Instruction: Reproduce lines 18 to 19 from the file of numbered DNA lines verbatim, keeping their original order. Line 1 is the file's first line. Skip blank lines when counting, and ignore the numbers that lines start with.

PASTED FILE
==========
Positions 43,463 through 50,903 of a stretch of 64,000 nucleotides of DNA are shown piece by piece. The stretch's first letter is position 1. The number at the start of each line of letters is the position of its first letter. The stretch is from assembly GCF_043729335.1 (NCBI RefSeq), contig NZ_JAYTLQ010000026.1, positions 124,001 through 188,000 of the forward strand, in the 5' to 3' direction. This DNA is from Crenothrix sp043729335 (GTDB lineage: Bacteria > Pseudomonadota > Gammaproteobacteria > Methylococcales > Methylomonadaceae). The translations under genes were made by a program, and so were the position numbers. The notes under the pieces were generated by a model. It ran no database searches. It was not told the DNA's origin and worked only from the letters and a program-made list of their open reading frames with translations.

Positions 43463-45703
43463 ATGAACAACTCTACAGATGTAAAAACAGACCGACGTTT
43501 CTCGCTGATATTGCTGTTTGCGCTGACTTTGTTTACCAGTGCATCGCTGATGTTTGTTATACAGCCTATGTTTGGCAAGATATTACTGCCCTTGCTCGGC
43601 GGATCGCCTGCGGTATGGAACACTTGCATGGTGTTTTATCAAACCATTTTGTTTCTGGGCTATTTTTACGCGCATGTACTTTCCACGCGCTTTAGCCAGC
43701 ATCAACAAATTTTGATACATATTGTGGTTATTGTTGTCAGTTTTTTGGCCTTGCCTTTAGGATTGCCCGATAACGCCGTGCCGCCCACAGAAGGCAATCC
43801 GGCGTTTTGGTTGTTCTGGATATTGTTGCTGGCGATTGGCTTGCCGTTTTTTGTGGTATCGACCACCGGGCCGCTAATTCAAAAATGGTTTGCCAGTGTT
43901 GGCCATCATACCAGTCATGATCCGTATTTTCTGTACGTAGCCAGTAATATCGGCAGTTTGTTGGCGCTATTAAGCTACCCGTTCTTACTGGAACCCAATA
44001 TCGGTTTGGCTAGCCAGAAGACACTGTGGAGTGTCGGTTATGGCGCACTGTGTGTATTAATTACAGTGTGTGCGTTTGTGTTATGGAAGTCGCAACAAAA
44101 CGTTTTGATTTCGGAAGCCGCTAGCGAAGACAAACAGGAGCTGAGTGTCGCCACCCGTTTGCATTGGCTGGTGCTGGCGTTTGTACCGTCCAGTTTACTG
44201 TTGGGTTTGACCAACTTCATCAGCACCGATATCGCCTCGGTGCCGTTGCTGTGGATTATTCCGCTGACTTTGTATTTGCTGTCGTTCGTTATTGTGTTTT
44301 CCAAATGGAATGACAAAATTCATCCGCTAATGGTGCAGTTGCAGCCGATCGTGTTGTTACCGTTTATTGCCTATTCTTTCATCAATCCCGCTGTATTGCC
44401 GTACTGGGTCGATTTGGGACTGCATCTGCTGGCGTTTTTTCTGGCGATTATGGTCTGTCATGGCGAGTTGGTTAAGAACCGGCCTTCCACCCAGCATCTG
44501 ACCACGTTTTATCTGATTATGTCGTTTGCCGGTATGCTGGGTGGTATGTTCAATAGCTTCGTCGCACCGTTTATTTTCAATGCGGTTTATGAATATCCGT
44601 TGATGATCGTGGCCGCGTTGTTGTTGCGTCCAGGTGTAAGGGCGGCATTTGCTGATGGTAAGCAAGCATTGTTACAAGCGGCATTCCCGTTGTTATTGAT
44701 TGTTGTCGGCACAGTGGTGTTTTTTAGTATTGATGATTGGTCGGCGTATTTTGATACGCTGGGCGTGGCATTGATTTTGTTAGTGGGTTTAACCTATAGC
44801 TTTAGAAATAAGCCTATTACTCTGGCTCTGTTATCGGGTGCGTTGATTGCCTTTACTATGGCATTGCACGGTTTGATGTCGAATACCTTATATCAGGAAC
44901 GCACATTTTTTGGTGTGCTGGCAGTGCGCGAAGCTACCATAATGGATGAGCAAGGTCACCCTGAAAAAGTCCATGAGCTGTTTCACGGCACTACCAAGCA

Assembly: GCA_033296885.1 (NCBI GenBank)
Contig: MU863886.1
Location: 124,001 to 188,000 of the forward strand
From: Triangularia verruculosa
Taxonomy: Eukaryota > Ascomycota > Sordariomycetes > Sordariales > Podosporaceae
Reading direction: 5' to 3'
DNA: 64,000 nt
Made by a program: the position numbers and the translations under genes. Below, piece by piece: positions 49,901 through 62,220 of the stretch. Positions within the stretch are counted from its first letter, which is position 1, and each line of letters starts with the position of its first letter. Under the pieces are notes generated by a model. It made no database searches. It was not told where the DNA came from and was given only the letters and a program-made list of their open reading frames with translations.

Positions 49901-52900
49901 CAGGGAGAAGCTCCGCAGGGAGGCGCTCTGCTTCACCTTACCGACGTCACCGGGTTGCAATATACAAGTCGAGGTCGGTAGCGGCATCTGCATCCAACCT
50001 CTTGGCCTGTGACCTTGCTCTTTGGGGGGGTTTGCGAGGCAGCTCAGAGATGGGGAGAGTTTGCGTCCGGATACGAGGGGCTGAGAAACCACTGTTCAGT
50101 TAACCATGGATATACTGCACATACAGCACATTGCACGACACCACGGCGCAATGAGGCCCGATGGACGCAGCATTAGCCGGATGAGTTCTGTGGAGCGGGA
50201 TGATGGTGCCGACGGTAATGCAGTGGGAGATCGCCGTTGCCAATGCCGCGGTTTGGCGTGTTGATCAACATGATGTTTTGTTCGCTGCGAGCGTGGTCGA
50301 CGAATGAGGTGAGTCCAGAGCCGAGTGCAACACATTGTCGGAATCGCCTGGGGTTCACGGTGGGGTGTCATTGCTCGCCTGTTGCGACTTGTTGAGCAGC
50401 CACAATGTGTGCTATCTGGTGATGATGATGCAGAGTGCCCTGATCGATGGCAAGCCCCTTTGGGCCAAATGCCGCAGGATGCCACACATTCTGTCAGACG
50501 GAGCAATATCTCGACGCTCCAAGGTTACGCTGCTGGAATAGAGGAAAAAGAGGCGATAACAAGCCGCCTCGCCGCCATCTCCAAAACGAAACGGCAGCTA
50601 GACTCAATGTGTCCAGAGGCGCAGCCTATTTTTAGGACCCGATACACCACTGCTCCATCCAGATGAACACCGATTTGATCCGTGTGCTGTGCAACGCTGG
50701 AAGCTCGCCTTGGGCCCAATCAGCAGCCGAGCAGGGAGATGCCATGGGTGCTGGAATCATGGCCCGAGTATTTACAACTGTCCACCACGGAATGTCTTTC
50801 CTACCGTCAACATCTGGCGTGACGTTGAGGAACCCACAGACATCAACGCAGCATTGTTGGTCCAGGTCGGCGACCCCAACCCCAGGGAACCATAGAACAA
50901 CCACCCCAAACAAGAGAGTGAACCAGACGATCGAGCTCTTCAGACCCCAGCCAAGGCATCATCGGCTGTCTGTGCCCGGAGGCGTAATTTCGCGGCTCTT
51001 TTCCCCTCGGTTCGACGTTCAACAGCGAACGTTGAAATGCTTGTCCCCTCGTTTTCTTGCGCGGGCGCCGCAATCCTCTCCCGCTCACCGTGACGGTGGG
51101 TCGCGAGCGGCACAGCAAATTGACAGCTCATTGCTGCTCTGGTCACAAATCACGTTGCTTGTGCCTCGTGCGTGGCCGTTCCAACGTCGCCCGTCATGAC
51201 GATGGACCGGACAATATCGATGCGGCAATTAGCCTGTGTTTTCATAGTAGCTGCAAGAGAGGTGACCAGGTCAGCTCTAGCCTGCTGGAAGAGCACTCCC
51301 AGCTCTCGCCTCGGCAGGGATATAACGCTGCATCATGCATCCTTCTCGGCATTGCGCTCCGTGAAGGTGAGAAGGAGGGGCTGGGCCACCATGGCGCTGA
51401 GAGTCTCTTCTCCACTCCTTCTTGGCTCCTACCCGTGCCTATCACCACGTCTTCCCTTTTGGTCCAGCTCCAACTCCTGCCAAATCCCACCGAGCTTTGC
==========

44901 GCACATTTTTTGGTGTGCTGGCAGTGCGCGAAGCTACCATAATGGATGAGCAAGGTCACCCTGAAAAAGTCCATGAGCTGTTTCACGGCACTACCAAGCA

Assembly: GCA_033296885.1 (NCBI GenBank)